Once feasibility studies are completed, vast open-pit mines will be dug accompanied by large ponds to process crushed ore with cyanide and hold tailings. Last year, Golden Star and Cambior's similar operation at Omai in Guyana created an environmental disaster when a tailings dam burst releasing a million cubic metres of cyanide- and heavy metal-laced slurry into the rivers.
During 1995, the Organisation of American States was invited in by the Suriname Government to try to broker a tri-partite agreement between the government, the community of Nieuw Koffiekamp and the mining companies. However, the negotiations were inconclusive, a sticking point being the refusal by the government and the companies to treat the Saramaka as legitimate landowners, in line with the 1992 Peace Accord, as the OAS had suggested.
Golden Star and Cambior's activities around Nieuw Koffiekamp and in Guyana were recently condemned for violating fundamental human rights by the World Council of Churches' Consultation on Mining and Indigenous Peoples held in England in May. The meeting noted that the fact that the government of Suriname fails to recognise the rights of indigenous and tribal peoples to own and control their lands and territories 'is not a valid excuse for mining companies to violate these rights'.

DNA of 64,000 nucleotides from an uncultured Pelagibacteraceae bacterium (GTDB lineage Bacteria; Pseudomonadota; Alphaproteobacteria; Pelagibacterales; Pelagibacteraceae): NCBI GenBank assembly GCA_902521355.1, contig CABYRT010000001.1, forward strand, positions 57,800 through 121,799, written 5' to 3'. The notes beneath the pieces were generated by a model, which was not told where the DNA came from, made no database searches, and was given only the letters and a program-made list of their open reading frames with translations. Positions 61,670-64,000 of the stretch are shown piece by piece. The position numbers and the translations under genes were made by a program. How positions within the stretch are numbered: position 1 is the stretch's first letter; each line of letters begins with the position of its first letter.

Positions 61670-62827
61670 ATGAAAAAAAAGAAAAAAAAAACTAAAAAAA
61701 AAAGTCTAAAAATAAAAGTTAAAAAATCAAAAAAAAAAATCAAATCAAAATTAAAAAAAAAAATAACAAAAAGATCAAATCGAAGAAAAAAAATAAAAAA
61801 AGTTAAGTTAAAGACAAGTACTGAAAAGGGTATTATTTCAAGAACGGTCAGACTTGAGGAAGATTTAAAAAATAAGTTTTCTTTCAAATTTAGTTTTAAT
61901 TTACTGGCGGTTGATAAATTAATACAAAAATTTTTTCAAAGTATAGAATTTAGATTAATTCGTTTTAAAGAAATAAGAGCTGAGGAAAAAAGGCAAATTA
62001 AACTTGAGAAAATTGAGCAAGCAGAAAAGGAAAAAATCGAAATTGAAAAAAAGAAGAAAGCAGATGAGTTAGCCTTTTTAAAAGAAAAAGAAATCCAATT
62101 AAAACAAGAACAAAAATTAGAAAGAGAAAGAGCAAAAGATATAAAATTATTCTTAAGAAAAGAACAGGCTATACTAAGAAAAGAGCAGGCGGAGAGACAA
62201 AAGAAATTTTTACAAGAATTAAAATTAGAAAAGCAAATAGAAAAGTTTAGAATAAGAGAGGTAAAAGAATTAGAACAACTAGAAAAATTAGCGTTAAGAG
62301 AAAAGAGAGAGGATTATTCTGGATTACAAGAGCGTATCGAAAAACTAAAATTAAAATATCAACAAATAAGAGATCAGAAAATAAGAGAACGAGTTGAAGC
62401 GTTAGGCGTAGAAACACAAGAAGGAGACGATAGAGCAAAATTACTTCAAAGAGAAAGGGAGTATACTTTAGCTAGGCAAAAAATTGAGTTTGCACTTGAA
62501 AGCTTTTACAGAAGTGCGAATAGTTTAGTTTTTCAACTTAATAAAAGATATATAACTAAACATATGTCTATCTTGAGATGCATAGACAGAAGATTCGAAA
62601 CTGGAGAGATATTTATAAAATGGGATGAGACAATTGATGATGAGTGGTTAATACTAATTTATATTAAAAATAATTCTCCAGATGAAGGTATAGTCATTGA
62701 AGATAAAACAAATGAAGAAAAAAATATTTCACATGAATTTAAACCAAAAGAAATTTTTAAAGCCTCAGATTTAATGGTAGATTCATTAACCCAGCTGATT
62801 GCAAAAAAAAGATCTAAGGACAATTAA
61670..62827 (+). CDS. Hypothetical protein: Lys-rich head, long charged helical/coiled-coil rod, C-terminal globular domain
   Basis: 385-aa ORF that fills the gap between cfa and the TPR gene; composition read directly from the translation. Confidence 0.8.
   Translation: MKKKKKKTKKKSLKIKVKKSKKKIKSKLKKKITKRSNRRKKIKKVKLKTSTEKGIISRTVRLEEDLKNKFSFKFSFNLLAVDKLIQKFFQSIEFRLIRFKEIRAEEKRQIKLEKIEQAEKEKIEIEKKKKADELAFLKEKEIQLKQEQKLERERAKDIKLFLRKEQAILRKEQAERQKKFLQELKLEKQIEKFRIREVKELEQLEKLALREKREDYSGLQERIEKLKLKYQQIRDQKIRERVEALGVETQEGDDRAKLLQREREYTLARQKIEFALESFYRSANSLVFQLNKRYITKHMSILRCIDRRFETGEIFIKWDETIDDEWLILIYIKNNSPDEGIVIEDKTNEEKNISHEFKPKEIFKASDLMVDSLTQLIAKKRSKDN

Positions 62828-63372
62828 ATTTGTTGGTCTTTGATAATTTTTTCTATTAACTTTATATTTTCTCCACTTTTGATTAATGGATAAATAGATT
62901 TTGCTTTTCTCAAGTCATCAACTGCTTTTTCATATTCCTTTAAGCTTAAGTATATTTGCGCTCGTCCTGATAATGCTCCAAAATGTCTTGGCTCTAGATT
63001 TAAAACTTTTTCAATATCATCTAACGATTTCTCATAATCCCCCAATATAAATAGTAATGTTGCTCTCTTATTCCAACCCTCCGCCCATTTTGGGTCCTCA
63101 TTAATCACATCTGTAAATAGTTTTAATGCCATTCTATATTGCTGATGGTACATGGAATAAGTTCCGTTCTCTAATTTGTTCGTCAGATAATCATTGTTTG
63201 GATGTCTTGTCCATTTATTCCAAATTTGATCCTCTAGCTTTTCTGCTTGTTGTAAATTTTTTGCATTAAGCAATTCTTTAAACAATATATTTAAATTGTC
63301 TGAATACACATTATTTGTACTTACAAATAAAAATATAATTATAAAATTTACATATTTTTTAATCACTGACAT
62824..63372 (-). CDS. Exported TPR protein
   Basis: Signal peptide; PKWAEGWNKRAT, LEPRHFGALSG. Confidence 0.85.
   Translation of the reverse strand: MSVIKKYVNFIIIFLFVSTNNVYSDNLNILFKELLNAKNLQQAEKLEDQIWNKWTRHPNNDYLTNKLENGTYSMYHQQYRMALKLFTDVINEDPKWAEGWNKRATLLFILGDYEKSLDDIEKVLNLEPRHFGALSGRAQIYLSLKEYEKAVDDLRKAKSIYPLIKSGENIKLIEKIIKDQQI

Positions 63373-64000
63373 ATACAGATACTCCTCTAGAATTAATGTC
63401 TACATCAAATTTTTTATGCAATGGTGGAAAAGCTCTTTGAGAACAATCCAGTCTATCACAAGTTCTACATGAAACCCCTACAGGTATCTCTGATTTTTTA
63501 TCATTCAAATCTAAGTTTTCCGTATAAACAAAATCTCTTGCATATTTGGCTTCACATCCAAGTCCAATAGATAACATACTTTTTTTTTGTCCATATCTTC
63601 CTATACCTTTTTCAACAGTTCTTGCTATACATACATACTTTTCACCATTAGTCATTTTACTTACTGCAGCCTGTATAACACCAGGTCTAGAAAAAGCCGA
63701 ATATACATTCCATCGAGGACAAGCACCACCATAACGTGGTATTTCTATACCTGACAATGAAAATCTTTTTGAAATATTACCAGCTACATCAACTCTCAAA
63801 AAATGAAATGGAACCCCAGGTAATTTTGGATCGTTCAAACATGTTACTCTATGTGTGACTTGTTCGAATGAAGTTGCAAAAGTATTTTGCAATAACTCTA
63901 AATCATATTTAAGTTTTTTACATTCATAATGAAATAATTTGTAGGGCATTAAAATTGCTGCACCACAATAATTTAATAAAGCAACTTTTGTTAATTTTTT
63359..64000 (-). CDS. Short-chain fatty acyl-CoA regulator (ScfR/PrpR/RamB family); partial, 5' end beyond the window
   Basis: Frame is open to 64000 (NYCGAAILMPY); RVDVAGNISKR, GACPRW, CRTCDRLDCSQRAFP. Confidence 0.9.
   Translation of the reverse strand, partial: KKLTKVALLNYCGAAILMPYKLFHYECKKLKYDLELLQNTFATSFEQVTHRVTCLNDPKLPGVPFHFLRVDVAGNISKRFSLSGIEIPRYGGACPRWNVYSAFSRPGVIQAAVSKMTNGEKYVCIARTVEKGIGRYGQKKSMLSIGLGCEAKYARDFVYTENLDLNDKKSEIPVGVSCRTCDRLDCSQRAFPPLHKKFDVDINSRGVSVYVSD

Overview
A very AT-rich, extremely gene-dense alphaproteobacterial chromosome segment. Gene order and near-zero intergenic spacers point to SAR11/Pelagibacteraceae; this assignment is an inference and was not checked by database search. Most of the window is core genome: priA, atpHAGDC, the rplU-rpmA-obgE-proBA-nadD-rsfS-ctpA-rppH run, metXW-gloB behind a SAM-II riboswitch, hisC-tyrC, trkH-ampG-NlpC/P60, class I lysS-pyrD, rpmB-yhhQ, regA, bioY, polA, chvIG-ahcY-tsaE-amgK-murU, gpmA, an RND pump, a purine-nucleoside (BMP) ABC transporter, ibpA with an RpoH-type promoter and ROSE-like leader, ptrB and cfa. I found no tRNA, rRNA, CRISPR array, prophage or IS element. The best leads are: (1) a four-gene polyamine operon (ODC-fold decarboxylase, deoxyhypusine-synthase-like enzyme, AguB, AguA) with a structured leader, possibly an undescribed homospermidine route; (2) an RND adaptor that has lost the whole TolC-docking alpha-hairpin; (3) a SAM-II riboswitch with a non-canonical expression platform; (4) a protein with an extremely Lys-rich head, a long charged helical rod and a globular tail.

The people of Nieuw Koffiekamp have appealed for international support in their struggle with Golden Star and Cambior. Please send polite but firm faxes to the companies stating your opposition to the forced relocation of the community and demanding that they treat Nieuw Koffiekamp as a legitimate landowner with corresponding rights. Stress that land is of fundamental importance to the people's cultural and physical survival.
David K. Fagin Louis P. Gignac Chairman and CEO President Golden Star Resources Cambior Inc. One Northwest Center Montreal 1700 Lincoln Street Quebec Denver, CO. 80203, USA Canada Fax: + 1 303 830 9094 Fax: + 1 514 878 0635Please send copies of your faxes to: Moiwana '86 Human Rights Bureau (Suriname): + 597 424 011
For further information: Forest Peoples Programme, 8 Chapel Row, Chadlington, OX7 3NA, England Tel: 01608 676 691 Fax: + 44 1608 676 743 Email: firstname.lastname@example.org